"He That Complies Against His Will Is Of His Own Opinion Still"
Context: Hudibras, a parody of the typical Puritan, whose love affair with a widow is not thriving, contemplates making war upon her. But he reflects that actual warfare is out of style; armies now prey not on one another, but on one another's food supplies. Running away from a conflict is far more popular than standing and fighting. Ralpho, Hudibras's squire, says that since open war is now out of fashion, the only way for Hudibras to win the lady is by resorting to the law. Lawyers, says Ralpho, are much more intelligent than other people: they never come into open conflict with one another, but get rich by mutual agreements. The lawyers will reduce the lady to being Hudibras's wife or make her weary of her existence. Hudibras disagrees with Ralpho, saying that there is nothing certain in law but the expense; a man who goes to law to redress his injuries is like a man who goes to fortunetellers to give him information about who robbed his house–he throws good money after bad. And anyway, anyone who is coerced into changing his opinion does not really change it. He says:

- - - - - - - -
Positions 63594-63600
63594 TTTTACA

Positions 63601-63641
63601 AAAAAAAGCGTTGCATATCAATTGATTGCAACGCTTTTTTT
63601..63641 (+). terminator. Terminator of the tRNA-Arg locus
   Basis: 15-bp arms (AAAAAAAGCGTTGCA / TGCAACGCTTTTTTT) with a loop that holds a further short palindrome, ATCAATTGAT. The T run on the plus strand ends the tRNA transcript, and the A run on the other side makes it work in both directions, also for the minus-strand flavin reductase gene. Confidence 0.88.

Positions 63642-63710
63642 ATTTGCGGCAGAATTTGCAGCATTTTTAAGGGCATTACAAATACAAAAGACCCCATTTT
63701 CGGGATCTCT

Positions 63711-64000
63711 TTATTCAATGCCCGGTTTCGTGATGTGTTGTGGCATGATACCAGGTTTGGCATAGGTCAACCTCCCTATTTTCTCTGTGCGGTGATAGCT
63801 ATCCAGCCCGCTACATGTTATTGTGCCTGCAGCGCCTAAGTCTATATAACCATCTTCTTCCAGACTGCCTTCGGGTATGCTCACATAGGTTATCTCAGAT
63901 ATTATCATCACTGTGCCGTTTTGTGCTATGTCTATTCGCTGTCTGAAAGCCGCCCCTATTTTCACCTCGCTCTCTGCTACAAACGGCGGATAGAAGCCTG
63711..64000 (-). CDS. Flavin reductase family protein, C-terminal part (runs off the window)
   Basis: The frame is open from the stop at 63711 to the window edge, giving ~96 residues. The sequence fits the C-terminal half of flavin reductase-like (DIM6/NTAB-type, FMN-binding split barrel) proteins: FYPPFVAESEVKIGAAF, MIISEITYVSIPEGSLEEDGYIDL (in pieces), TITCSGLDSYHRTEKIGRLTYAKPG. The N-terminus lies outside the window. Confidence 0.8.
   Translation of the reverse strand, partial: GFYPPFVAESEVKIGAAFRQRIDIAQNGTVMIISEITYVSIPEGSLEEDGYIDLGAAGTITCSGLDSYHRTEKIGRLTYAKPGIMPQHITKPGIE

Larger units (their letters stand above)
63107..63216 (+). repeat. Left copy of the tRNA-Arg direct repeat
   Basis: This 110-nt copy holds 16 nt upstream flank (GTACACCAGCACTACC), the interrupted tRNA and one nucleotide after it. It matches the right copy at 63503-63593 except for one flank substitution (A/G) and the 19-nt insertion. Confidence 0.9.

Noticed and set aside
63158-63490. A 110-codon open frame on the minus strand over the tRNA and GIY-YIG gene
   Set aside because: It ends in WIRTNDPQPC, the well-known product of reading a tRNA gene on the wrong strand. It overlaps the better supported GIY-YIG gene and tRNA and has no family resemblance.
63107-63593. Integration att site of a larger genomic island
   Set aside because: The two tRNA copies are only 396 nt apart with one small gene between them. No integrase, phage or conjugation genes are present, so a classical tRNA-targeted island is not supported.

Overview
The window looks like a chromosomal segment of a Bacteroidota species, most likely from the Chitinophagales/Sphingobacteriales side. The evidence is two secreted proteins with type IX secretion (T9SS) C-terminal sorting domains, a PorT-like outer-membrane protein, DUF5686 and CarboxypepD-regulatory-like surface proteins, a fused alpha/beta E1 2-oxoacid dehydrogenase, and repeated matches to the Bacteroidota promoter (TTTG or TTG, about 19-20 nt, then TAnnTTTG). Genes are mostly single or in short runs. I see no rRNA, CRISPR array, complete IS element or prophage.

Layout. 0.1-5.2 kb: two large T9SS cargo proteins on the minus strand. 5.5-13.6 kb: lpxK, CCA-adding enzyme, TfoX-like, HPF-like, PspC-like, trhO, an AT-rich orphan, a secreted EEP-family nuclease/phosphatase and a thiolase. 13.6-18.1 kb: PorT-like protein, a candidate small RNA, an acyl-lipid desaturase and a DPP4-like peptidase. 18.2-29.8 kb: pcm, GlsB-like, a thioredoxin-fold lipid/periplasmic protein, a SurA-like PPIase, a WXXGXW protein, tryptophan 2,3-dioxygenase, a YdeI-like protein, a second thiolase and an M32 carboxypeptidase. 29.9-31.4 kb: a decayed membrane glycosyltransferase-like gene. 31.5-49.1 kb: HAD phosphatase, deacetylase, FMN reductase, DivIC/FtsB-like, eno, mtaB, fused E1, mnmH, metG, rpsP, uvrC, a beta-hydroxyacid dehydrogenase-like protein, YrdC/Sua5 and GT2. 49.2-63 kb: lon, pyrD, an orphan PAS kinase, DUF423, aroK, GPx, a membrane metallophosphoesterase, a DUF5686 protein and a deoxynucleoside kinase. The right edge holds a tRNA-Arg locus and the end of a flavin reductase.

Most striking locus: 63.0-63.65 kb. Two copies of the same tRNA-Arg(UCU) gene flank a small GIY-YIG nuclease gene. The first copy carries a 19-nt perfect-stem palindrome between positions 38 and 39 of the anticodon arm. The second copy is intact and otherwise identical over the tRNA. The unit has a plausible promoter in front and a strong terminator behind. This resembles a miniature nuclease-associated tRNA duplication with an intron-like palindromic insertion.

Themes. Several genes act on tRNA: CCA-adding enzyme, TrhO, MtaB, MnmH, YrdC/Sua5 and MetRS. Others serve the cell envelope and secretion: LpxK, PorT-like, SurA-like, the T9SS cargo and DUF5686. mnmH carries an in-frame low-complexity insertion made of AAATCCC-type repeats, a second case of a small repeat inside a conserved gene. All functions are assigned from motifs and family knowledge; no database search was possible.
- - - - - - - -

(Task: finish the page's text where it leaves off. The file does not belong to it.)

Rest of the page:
He that complies against his willIs of his own opinion still,Which he may adhere to, yet disown,For reasons to himself best known.